• The economic costs of climate change on health are difficult to calculate because of the many associated environmental and social determinants of health. Nevertheless, there are some valid economic quantifications of health and climate relationships:

      1. By 2030, the direct costs from damage to health (excluding costs in health-determining sectors such as agriculture, water, and sanitation) could reach between $US2 billion and $4 billion per year by 2030.
      2. The economic costs associated with the air pollution-related burden of disease correspond to US$1.7 trillion of lost output annually in OECD countries, US$1.4 trillion in China, and US$500 billion in India.
      3. Labor productivity losses due to excess heat may be as much as 11–20 percent in heat-prone regions such as Asia and the Caribbean by 2080.

    Without adequate investment in health sector resilience, recent development gains are at risk. 

    • Pathways to resilient health sectors are possible, building on the growing evidence-base of understanding of the threats climate change imposes on health.
    • Many countries and development institutions have recognized the importance of building climate resilience into the health sector. 121 of 184 (66%)  Nationally Determined Contributions (NDCs) include references to climate change’s impacts on health, driven by strong support for action in many developing countries (90% of African states, 69% of Asian states, 82% of Latin American states).
    • Conversely, only 15% of countries that have developed national climate change action plans referred to health.
    • Health and health-related adaptation funding account for only 13.3 percent ($47.3bn) of total global adaptation spending.
  • Ensuring healthcare systems and facilities are climate-smart is part of the World Bank’s approach.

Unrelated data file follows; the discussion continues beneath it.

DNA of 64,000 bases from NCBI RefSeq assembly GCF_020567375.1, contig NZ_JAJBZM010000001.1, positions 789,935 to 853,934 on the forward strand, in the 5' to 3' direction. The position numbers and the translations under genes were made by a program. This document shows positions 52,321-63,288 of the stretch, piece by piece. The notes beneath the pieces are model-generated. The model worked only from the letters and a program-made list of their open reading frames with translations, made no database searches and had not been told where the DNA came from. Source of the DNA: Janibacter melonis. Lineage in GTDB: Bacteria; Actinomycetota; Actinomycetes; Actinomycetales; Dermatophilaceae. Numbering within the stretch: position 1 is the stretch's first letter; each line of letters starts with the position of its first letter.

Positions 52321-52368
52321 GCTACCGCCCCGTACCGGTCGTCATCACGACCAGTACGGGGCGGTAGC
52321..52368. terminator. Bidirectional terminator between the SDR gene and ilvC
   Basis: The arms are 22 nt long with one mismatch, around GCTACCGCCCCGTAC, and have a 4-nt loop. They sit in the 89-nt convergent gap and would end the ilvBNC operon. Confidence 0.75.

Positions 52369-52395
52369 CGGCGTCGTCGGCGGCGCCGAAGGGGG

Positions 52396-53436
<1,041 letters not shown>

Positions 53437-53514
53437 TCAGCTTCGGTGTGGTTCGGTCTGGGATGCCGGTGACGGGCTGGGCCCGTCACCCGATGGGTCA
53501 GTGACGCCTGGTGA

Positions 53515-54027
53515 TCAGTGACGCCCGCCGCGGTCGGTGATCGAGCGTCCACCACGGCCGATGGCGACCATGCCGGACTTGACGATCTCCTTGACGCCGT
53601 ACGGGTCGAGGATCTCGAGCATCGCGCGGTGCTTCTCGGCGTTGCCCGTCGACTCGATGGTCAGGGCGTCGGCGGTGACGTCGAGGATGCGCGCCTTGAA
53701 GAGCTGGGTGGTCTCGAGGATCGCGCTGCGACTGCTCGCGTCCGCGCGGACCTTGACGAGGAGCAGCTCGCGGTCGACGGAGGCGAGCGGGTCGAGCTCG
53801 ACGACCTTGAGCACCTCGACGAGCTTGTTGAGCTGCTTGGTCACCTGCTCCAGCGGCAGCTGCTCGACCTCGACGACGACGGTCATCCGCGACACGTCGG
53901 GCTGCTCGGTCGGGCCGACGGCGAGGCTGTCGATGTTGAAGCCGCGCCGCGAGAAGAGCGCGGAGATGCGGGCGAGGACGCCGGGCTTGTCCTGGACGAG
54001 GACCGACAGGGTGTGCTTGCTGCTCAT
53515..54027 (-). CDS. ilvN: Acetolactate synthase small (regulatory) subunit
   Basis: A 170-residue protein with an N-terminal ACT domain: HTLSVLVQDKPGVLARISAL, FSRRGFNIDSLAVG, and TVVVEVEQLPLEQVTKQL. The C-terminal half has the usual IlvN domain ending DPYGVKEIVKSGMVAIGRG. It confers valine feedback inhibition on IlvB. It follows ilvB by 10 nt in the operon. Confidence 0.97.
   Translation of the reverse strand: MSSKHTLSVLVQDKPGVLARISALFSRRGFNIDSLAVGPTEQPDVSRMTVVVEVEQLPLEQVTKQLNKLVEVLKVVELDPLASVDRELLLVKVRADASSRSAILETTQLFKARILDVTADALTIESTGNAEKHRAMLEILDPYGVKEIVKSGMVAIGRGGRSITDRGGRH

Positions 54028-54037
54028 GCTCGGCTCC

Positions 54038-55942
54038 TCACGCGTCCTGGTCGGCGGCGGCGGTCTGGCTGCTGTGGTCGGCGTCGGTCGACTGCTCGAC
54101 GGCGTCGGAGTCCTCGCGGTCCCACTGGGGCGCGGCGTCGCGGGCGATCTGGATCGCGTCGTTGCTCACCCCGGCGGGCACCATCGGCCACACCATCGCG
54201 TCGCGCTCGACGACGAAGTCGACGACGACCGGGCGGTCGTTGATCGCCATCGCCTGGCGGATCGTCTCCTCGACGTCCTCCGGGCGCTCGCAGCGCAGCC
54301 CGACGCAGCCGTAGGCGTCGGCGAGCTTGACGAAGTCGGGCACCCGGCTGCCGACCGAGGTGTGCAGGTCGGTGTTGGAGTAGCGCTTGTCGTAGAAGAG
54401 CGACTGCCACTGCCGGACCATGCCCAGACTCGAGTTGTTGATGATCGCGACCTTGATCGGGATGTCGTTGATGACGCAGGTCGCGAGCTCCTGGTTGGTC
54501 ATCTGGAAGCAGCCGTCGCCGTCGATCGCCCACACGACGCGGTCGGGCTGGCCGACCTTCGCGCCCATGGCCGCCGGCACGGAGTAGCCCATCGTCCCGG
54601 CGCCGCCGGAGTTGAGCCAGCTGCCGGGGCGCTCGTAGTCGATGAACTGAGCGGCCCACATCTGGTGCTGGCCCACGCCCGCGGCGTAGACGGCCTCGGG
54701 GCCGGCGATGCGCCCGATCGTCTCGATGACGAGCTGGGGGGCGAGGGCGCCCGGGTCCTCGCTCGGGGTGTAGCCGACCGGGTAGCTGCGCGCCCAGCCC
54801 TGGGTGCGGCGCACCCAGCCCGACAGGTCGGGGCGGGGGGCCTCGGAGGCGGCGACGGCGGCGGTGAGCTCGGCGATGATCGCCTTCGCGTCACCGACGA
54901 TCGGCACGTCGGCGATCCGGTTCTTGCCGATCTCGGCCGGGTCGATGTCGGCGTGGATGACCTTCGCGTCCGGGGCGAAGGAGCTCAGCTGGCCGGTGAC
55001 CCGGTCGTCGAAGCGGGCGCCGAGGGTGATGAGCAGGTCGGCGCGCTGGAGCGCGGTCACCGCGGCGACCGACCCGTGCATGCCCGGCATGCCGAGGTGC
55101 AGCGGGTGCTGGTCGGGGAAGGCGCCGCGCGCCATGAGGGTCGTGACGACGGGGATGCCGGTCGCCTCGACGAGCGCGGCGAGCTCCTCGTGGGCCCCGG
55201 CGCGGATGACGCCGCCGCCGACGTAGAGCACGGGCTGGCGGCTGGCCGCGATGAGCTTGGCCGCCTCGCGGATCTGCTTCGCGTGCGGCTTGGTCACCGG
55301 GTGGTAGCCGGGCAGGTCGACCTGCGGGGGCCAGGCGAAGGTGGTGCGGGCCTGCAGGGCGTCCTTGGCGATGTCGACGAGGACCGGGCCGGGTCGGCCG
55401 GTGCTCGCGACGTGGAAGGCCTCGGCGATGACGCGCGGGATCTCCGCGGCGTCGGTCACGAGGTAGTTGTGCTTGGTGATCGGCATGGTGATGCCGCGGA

• It is also at the forefront of climate adaptation, preventing and responding to human disease and casualties caused by the changing environment.
    • The overlap between adapting to climate change and avoiding contributing to the emissions that cause climate change is central to the World Bank’s approach to building climate smart healthcare systems.
    • Climate-smart healthcare can strengthen health sectors and communities by ensuring access to clean and reliable energy, safe water, clean transport, and clean waste disposal mechanisms, while also preparing the sector for a future of accelerating climate change. 

    Low-carbon healthcare provides an approach for designing, building, operating, and investing in health systems and facilities that generate minimal amounts of greenhouse gases. 

    Low-carbon healthcare helps to put health systems on a climate-smart development path, aligning healthcare development with global climate goals. Key elements of low-carbon healthcare include:

    1. Building design and construction based on low carbon approaches 
    2. Investment in renewable energy and energy efficiency
    3. Waste minimization and sustainable healthcare waste management
    4. Sustainable transport and water consumption policies